By Ron Price

Perhaps the best-known text in the Bible is John 3:16. Even non-Bible readers have likely heard this verse, or at least seen it on a placard at a sports event. I believe the second best-known verse might well be “You shall love your neighbor as yourself.” These words, attributed to our Lord Jesus, have long been interpreted as an instruction to His followers for how we are to live. I have no problem with this interpretation, but I want to give you another perspective to consider as well. My favorite professor once posed this question to our class: “Is ‘you shall love your neighbor as yourself’ a prophecy as much as a command?” He asked us to consider whether Christ’s followers would only be able to love their neighbor to the degree that they love themselves. Interesting question isn’t it? And, as they say, therein lies the rub, for I firmly believe that most of us do not love ourselves.

At church recently I asked a friend how he was doing. He gave me a somewhat common response of “better than I deserve.” Little did he know he just pushed one of my hot buttons. I asked him why, if he is a child of God, he did not deserve to “prosper and be in good health?” (3 John 2).

Now, I get what he meant—that he was grateful for all of God’s blessings and that in and of himself he is not worthy. And on that note we agree–none of us are. But is that the focus God wants for His children? Do we bring a smile to God’s heart when we grovel and tell Him how worthless we are? Would you enjoy hearing such talk from your children?

I believe God wants us to walk in our new identity as a child of the King, a joint heir with Christ of all that God wants for us. I believe we have every right to love ourselves, and see ourselves as righteous saints (His definition, not mine), and to accept the fact that God the Father loves us every bit as much as He loves His only begotten Son. We should see ourselves as He sees us—not as the world or the enemy would have us see ourselves.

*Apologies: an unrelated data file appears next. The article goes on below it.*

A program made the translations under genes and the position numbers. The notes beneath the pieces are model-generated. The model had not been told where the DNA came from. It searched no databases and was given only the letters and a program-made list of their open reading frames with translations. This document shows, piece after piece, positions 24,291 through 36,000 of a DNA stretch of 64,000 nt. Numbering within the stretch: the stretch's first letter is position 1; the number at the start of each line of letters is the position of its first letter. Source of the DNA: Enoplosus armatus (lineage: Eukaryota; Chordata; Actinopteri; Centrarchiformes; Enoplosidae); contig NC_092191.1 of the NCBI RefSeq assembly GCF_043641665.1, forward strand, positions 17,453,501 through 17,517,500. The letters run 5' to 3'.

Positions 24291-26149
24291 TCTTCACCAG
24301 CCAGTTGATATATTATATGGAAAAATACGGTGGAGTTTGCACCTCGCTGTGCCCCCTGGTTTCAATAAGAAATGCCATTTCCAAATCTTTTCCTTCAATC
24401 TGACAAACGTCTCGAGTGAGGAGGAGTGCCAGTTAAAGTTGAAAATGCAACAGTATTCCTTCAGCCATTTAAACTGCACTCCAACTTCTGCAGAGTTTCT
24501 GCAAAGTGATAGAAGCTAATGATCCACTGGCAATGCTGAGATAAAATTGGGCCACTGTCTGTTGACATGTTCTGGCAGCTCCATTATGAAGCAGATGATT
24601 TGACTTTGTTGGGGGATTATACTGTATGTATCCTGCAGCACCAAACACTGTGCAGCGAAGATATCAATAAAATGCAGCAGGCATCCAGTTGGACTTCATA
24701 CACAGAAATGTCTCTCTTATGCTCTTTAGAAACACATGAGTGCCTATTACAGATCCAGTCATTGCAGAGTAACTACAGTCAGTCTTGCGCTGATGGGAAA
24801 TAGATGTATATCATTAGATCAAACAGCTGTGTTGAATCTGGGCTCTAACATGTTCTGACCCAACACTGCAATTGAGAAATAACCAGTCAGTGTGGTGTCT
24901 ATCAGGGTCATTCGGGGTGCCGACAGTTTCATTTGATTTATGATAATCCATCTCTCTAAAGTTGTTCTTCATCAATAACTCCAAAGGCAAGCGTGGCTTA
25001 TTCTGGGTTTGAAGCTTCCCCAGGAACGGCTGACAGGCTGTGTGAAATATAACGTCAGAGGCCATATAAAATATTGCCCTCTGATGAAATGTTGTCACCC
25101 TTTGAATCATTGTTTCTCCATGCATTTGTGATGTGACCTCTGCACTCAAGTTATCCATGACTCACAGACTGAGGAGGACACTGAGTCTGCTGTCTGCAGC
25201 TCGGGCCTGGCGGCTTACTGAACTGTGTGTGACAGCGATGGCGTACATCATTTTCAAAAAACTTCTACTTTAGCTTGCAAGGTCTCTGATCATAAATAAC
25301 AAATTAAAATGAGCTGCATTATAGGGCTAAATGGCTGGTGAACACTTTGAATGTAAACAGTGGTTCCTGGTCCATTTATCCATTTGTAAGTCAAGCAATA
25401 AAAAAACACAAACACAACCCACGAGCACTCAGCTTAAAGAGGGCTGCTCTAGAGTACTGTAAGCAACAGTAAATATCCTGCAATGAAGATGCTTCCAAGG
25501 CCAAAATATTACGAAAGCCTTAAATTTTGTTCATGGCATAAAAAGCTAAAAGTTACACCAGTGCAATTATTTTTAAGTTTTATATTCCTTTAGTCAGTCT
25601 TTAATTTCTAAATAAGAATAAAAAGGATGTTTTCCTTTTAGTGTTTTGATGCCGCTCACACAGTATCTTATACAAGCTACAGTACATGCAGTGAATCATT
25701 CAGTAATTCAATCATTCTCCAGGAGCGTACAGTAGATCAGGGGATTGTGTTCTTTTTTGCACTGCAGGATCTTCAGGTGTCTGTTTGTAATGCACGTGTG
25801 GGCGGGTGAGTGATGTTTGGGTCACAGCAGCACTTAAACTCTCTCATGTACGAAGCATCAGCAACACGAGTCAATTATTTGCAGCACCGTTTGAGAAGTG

We are not talking about a Muhammad Ali “I am the greatest” type of self-love. I don’t for one moment believe Christians should be boastful and self-aggrandizing—none of this is of our own doing lest any man should boast (see Eph. 2:9). When we accept Jesus as our Lord and Savior, we voluntarily give up our rights to pursue our own agenda. As Paul wrote in Galatians 2:20, “I am crucified with Christ; therefore, I no longer live, and the life I now live I live by faith in the Son of God Who loved me and gave His life for me.”

Paul also writes, under the influence of the Holy Spirit of course, that in our redeemed state “we are God’s master- piece” (Eph. 2:10, NLT). If we could truly get a handle on that concept we would be so much freer to love others and treat everyone with kindness, and respect. We would feel less need to defend ourselves from perceived attacks and to retaliate.

Can you imagine what life would be like if all of Christ’s followers truly loved their neighbors as they properly, and justifiably loved themselves? It wouldn’t take too long before we all got to go Home.

So let me leave you with a challenge—one I give myself, by the way. Each morning, before you get out of bed, thank God for choosing to give you a new day. Thank Him for the many blessings which you can readily identify and acknowledge, and the many more of which you are likely unaware. Accept His perception of who you are and invite Him to love through you all with whom you come in contact that day.

It also wouldn’t hurt to adopt as a theme song the southern gospel classic “Give the World a Smile Each Day.” Type those words into YouTube and you’ll be able to hear the song performed by numerous artists. If it fails to put a smile on your face and a bounce in your step, then we need to talk!

Just to get started, consider the lyrics of the first verse:

Are you giving to the world a smile (sunny smile) Helping lessen someone’s dreary mile (dreary mile) Do you greet the world with song as through life you pass along Cheering those you may meet along life’s way

As redeemed children of the King, we have every right to love ourselves and the great privilege to love others in the same way. I’ll close with the last words of the chorus:

Let your life so be that all the world may see the joy of serving Jesus with a Smile. Sounds good to me!

Ron Price is a member of the RMC executive committee from Farmington, New Mexico. His new book is Play Nice in Your Sandbox at Work.